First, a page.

Academics are strange creatures. They are particularly difficult for journalists to understand. Though both do the same basic thing, looking at the world and writing up their findings, neither quite respects the way the other does that.
Many academic articles are unreadable. What puzzles the journalist moving in academic circles is that these obscure pieces are not lazily written, but that they are laboured over-intensely and reviewed by peers before they are published.
Each obscure word is chosen carefully and the end result is that only a few people can understand what the whole thing is about.
Journalists puzzle academics, because we write in a hurry, dash things off with great confidence, keep the language simple and don't quite believe that any point is worth making if it can't be made clearly and simply.
For three years, until recently, I was writer in residence at Queen's University, Belfast. This created a great opportunity to observe the academics in their habitat, to discover the difference between journalism and academia. Journalists make poor academics and academics, with a few exceptions, make poor journalists.
When I was editor of Fortnight Magazine in Belfast, I made a rule that we wouldn't publish articles with the word 'hermeneutics' in them. I wasn't all that keen on 'deconstruction', either.
I remember a funny encounter with a social scientist, who was appalled that I criticised her work for having language like that. She knew what she meant. She probably knew as many as 15 other people who would, too. The trouble, I tried to explain to her, was that most other people wouldn't understand.
Reading student essays, you discover that this lurch towards unintelligibility is well-advanced by the time they are into postgraduate work.
The good ones will understand what they are on about, but the poor ones will pull references out of books they haven't read to bump up their footnote count.
Saying what they mean and meaning what they say comes far down the list of priorities when the task in hand is to finish an essay.
Journalists, on the other hand, don't quite grasp the academic approach. We saw a bit of that last week in the run-up to a one-day workshop at Queen's on 'Peace Journalism'.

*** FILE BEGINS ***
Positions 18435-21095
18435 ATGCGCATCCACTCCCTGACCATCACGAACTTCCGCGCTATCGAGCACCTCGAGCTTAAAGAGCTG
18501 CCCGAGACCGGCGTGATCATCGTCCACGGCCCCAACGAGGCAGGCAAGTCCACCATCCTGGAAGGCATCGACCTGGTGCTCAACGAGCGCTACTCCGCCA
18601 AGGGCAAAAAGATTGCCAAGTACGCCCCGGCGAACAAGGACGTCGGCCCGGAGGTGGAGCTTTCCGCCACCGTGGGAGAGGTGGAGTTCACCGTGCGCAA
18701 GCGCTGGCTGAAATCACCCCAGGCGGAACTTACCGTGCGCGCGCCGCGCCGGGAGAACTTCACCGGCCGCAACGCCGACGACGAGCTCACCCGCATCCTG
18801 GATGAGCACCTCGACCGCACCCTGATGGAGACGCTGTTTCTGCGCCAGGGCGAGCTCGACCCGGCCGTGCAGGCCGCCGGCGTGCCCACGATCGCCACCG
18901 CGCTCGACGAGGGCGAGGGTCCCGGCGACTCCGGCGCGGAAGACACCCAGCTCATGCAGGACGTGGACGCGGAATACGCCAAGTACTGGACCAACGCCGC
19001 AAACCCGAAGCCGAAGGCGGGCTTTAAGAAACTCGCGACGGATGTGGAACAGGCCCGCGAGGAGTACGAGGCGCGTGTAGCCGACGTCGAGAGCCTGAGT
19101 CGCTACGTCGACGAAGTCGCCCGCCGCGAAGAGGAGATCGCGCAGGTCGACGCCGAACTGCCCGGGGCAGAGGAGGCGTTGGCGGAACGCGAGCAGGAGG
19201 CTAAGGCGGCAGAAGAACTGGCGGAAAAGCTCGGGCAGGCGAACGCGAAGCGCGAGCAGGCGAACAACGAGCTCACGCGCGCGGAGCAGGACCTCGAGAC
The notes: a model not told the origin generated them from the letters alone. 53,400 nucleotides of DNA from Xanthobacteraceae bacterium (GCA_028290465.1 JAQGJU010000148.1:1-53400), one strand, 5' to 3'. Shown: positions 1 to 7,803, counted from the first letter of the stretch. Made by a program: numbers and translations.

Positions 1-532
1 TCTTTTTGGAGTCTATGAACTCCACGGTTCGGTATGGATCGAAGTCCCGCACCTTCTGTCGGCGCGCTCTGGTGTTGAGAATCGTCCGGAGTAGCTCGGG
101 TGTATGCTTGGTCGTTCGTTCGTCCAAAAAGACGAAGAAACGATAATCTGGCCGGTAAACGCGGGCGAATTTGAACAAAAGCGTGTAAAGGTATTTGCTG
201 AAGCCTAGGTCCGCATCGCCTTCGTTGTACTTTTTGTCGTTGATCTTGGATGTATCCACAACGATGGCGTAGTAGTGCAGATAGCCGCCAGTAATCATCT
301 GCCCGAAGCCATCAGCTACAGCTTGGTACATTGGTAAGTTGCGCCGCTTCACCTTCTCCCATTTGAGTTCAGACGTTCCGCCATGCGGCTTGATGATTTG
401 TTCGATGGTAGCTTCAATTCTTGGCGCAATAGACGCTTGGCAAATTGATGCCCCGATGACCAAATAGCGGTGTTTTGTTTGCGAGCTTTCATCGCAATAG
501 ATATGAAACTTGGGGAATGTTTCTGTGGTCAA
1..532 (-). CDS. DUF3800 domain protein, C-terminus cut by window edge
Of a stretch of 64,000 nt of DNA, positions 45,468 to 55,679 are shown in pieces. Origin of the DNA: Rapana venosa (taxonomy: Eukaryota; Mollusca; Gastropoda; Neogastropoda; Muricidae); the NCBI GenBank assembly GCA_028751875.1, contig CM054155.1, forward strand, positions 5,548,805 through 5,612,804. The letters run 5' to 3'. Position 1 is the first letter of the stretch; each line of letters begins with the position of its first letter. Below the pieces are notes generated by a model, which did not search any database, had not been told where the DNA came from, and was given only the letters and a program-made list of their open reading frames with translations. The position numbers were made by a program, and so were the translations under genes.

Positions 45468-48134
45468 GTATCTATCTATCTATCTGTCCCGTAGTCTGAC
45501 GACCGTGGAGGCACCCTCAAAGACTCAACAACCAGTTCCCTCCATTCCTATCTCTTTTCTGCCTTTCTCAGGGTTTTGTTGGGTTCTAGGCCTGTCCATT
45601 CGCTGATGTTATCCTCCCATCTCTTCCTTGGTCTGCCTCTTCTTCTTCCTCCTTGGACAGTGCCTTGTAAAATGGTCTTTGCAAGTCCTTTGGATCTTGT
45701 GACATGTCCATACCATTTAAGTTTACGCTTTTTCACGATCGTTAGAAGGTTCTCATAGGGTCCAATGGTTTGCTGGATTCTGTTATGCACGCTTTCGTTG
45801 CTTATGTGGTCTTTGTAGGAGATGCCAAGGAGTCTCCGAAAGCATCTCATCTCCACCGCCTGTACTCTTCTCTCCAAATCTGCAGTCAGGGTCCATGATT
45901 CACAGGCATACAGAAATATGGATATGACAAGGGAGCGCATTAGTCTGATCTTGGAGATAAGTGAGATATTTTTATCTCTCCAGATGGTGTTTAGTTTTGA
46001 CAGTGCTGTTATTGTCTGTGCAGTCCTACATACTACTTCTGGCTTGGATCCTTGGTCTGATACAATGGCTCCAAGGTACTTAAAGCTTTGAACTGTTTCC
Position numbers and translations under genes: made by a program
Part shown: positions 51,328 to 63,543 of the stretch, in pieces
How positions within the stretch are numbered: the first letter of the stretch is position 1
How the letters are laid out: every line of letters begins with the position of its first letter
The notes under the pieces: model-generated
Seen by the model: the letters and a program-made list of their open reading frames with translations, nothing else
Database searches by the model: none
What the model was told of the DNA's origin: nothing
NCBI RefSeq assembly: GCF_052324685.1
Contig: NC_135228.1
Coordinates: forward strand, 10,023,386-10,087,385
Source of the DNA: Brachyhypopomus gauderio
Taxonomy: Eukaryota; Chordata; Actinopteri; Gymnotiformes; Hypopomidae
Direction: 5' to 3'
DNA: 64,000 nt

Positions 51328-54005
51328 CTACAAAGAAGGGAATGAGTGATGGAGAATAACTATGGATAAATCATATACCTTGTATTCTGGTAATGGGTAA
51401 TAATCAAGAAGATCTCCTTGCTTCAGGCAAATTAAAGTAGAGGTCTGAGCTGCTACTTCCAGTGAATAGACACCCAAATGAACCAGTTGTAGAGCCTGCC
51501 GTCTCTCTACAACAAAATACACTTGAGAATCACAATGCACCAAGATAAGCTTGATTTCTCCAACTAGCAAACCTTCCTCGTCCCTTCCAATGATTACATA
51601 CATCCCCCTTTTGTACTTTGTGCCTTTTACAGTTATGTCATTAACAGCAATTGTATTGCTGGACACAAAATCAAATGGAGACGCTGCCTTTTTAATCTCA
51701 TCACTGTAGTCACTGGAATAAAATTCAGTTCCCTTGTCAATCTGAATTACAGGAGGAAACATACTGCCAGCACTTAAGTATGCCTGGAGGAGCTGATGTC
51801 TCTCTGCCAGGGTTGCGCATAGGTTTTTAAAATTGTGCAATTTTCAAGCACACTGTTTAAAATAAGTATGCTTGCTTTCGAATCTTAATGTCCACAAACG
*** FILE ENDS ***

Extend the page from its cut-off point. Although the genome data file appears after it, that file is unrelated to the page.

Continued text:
Academics see journalists as curiously unreflective about the central paradox of what they do, work which is often shabby and mischievous, yet, at the same time, vital to the free movement of information and the functioning of democracy.
Most of the journalists who contributed to the discussion did something that no academic would have done: they opinionated without reading up on theory.
Before the day even started, there were comments on Facebook accusing the academics of 'tree-hugging'. Faced with the question of whether journalism could be practised in ways that are more conducive to peace, most journalists thought that they were being invited to be propagandists and took fright at the prospect. So we had a room full of academics and journalists who didn't quite get each other. The fact is that journalism is a huge area of activity and a lot of it, like a lot of novel-writing, filmmaking, comedy, or whatever, is poor. But then a lot of academic work is poor, too.
And journalists do reflect on their failings and the principles that they should work by. They just aren't all that comfortable with academics doing the reflecting for them and they don't trust them to come up with prescriptions on how they should work.
I have met many academics who want to be journalists, or at least to write for newspapers and magazines. And they have a strong incentive now.
Much of university funding is related to 'impact'. Researchers have to show that their work will have results in the real world.
One possible such result is that they will be talked about in the media. Yet academics are lamentable at considering how their material and findings might be discussed journalistically.
I wonder if they are afraid that, if they make things plain, they will lose the mystique of their recondite vocabulary and be spotted talking sense, or not.
I have sat with postgraduate researchers who want to write theses about how journalists abuse language and replicate stereotypes. Their whole approach is to indict the journalist of lazy thinking, or of playing to the gallery.
I try to tell them that this isn't enough. It makes no sense to criticise how journalists write a story unless you can think up a different way in which a story might be made of the same material.
Otherwise, you are just arguing that journalists shouldn't produce journalism; you're just saying that what you don't like is journalism itself.
Journalists like the broad sweep of a story. Academics advance by miniscule increments and they like it that way, because it enables them to break their findings up into more fund-catching articles.
The answer for academics is to learn to think and write like journalists. That way they can get their audiences, which will help them get their funding.
And for journalists to read more academic papers, which will be easier for them to do when academics make them easier to wade through.